And whatever you’re interested in, use it as the first domino in a long chain of bricks. How does your interest relate to school subjects like science, history, math, art, and music? How does it relate to culture, popular culture, and society? Let your interests lead to other interests! I often tell my students that if you pick up any one small subject and tug at it, along with that subject you’ll pull on everything in the universe, like a string of paperclips. My interest in comic strips played in to my interest in animation. Animation led to an interest in Walt Disney, and in movie making and storytelling and fantasy. That connected to my interest in fantasy books, which led me love the Narnia and Middle Earth books. They led me to study mythic archetypes, which tied in to my interest in Star Wars and other modern myths. That led me, weirdly, to an interest in real astronomy. I developed an interest in theater, too, so when I heard about astronomer Johannes Kepler in a science video, I decided to write a play about him… One thing leads to another. “Everything is Connected” reads a bumper sticker I sometimes hang at the front of my classroom. I believe that, and I want you to believe it, too.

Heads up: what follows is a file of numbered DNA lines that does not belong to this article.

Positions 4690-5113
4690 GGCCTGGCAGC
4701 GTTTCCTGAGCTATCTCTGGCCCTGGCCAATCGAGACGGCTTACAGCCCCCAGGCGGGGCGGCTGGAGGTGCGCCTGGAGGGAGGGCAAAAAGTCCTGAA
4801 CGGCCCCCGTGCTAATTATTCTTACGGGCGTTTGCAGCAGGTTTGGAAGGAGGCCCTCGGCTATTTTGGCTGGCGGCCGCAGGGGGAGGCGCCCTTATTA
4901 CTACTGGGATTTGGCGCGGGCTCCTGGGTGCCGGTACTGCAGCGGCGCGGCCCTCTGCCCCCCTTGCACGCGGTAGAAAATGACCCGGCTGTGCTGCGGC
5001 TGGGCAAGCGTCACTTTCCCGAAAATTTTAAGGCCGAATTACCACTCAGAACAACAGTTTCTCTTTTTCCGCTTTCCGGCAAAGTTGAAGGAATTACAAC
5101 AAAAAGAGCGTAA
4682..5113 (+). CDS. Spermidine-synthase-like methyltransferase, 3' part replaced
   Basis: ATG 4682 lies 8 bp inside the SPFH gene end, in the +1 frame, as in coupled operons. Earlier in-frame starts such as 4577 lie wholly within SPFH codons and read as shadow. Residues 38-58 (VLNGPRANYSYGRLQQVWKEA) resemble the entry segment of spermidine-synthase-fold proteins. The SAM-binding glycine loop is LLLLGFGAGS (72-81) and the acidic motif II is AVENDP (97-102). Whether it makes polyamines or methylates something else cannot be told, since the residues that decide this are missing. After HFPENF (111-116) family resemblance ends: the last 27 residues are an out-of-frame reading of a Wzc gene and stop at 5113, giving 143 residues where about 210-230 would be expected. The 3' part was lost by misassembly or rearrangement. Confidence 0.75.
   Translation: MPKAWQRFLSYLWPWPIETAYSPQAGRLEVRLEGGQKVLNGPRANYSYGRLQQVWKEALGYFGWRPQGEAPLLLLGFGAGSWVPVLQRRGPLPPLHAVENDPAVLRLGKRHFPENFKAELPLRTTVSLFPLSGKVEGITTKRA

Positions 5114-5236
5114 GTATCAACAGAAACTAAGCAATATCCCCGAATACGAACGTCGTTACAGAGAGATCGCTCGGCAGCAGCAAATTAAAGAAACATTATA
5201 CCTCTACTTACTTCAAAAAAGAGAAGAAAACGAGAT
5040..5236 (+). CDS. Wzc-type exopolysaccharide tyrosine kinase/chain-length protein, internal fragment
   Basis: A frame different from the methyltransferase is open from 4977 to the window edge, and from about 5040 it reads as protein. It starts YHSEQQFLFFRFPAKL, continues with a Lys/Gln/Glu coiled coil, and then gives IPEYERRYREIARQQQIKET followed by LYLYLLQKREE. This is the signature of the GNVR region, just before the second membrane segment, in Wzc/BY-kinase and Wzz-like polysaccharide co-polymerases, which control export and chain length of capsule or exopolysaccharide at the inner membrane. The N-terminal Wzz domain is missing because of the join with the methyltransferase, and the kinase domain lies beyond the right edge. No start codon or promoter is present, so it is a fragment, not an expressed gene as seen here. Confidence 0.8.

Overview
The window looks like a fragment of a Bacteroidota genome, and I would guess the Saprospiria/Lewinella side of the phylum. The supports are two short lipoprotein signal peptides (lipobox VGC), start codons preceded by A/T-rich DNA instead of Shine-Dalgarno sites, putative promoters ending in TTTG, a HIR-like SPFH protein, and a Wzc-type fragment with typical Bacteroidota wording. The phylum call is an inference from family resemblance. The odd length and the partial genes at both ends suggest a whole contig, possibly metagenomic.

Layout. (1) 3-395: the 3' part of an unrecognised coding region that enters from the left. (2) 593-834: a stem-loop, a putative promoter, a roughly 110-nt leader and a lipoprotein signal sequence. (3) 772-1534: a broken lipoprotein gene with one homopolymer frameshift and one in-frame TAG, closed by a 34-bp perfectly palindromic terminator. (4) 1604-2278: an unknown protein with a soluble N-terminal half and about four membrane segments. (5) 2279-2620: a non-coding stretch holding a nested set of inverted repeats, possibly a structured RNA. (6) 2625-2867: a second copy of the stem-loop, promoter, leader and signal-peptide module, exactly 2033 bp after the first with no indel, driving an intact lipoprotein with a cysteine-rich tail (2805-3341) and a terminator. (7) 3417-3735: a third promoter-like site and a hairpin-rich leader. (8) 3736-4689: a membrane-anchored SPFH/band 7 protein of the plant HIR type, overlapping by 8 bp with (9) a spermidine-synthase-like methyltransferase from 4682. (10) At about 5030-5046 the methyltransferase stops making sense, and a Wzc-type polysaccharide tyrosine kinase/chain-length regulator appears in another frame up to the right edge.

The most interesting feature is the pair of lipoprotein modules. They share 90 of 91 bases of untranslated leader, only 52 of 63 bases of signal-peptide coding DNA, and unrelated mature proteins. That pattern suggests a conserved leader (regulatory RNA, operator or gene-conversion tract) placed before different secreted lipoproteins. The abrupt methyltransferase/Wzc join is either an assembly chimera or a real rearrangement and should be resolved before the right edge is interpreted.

Because I want you to be really interested in specific things, but I also want you to be interested in– everything.

Because boredom is in the eye of the beholder. And so is interest. If you look at life through bored eyes, everything will look boring. If you look at things with interested, wide open eyes, everything will look interesting. The students who use the word boring the most to describe the world around them in general  and school in particular, seem pretty boring themselves. When I ask them what does interest them, they often are unable to think of much of anything. The world looks boring to them because they watch it through a lens of boredom. My students who are least bored are interested  and engaged in something, whether it’s reading or video games or skateboarding or horror movies. My students who are never bored are interested in lots of things.